fbpx Supreme Court declines to review DACA environmental challengeDocumented
 

Supreme Court declines to review DACA environmental challenge

Plus: An Afghan-led immigration group pushes White House to help Afghans abroad, and a court rules against ending Remain in Mexico

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The U.S. Supreme Court declined to review a ruling that rejected claims that the Department of Homeland Security ignored the environmental consequences of the Deferred Action for Childhood Arrivals program and other immigration policies. The lower court’s rejection will now stand. An anti-immigration group had wanted the Supreme Court to reverse an appeals court decision, which found a lower court rightly dismissed claims that DACA didn’t receive a proper environmental evaluation. But the 9th Circuit Appeals Court stated that the plaintiffs had no legal basis for the allegations. Reuters

In other federal immigration news…

Immigration group concerned for Afghans abroad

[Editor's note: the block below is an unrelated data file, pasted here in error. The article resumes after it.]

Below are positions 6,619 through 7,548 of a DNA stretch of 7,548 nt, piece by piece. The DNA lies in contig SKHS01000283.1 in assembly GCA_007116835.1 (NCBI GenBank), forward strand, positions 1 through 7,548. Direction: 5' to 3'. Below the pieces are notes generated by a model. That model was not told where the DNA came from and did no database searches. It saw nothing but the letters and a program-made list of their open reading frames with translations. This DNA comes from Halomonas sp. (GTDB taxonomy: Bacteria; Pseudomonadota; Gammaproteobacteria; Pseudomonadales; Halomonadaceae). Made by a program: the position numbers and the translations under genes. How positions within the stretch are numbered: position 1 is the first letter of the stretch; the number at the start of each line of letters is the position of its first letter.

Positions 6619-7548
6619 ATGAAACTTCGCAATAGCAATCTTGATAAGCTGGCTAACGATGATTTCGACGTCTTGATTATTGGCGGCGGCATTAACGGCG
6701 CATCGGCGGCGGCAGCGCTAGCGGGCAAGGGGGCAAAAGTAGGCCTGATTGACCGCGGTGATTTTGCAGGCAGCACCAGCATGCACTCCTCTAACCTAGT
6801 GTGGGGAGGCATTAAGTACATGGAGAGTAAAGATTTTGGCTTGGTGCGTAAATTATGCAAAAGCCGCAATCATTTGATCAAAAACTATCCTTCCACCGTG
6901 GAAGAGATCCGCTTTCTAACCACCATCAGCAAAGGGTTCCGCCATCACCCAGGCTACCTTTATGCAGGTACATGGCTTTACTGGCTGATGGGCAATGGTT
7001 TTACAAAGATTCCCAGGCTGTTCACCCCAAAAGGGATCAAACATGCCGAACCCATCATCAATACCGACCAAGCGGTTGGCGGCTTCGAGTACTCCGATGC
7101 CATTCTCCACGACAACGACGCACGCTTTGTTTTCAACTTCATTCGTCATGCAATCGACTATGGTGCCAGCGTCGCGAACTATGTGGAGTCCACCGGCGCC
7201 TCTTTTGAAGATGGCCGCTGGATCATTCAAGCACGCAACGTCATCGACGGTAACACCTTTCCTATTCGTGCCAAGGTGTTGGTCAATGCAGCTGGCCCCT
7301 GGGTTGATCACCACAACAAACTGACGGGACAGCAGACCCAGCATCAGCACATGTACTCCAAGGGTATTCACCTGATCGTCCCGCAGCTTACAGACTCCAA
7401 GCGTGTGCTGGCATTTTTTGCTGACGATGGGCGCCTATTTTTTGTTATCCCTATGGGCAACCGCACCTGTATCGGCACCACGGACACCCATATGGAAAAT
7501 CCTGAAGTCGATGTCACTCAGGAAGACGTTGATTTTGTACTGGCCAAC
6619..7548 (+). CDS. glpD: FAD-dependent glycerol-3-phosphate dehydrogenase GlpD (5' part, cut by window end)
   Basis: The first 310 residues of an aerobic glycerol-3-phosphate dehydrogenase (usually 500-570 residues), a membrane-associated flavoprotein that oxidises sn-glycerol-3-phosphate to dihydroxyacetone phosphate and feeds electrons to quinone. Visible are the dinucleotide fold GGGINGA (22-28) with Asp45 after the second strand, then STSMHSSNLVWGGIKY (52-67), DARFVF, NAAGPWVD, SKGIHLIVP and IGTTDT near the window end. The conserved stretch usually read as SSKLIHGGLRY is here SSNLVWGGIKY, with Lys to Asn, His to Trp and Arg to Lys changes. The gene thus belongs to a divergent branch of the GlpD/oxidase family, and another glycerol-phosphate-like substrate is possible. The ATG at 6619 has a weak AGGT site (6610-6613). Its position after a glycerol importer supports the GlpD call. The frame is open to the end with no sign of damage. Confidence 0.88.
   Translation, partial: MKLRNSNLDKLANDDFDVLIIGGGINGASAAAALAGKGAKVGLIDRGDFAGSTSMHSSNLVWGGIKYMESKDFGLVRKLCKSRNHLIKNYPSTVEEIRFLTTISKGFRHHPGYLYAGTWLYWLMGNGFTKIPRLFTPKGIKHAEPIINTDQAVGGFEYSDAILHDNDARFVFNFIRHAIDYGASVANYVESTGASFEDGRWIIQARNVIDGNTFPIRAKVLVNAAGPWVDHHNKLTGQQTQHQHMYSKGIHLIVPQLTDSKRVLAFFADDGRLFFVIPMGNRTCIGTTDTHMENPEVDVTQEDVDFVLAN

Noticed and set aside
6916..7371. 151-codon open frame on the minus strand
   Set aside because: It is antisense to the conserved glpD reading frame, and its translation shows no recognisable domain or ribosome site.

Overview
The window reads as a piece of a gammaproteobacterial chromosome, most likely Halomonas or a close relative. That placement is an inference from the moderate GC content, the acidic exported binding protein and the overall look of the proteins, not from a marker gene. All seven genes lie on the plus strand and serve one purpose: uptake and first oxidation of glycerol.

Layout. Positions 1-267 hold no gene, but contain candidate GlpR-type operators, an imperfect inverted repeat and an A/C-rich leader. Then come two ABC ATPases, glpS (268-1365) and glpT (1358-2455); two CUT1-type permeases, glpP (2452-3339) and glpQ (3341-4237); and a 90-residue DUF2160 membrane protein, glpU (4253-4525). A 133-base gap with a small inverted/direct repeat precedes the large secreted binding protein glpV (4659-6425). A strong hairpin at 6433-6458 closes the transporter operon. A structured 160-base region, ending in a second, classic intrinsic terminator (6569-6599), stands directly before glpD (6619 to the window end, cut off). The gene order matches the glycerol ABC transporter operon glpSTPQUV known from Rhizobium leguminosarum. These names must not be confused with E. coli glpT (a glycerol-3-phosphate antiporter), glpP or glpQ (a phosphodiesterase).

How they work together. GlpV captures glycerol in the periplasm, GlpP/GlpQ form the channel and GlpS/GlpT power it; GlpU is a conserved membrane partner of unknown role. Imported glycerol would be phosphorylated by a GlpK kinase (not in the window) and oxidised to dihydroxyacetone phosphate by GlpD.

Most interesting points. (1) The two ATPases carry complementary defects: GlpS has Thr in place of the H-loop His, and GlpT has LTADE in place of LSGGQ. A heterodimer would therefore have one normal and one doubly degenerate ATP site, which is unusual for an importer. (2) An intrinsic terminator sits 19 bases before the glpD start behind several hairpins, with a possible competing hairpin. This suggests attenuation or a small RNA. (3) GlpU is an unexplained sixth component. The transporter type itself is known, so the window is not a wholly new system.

Over 200 organizations signed a letter expressing concern about the future of many Afghans who are still in their home country after they applied for humanitarian protection in the U.S. The Afghan-led Project ANAR led the signing of the letter, which marks the second plea from the group to the Biden administration and Congress. The letter’s concerns included the prospect of denying applications for thousands of Afghans who now face Taliban rule in the country. 

Fifth Circuit rules against termination of MPP

The Biden administration’s bid to terminate the Trump-era Remain in Mexico policy failed on Monday night as the fifth US Circuit Court of Appeals denied the bid. The administration relaunched the policy last week under a court order, but had continued to fight it. But the Fifth Circuit ruled against the administration’s effort, saying it does not comply with the law governing how new rules are introduced. In addition, the Fifth Circuit ruled that the administration’s attempt to end the policy is a breach of an immigration law that mandates noncitizens be detained or returned home while their application is reviewed. The policy will continue, but the Biden administration can still appeal. CNN

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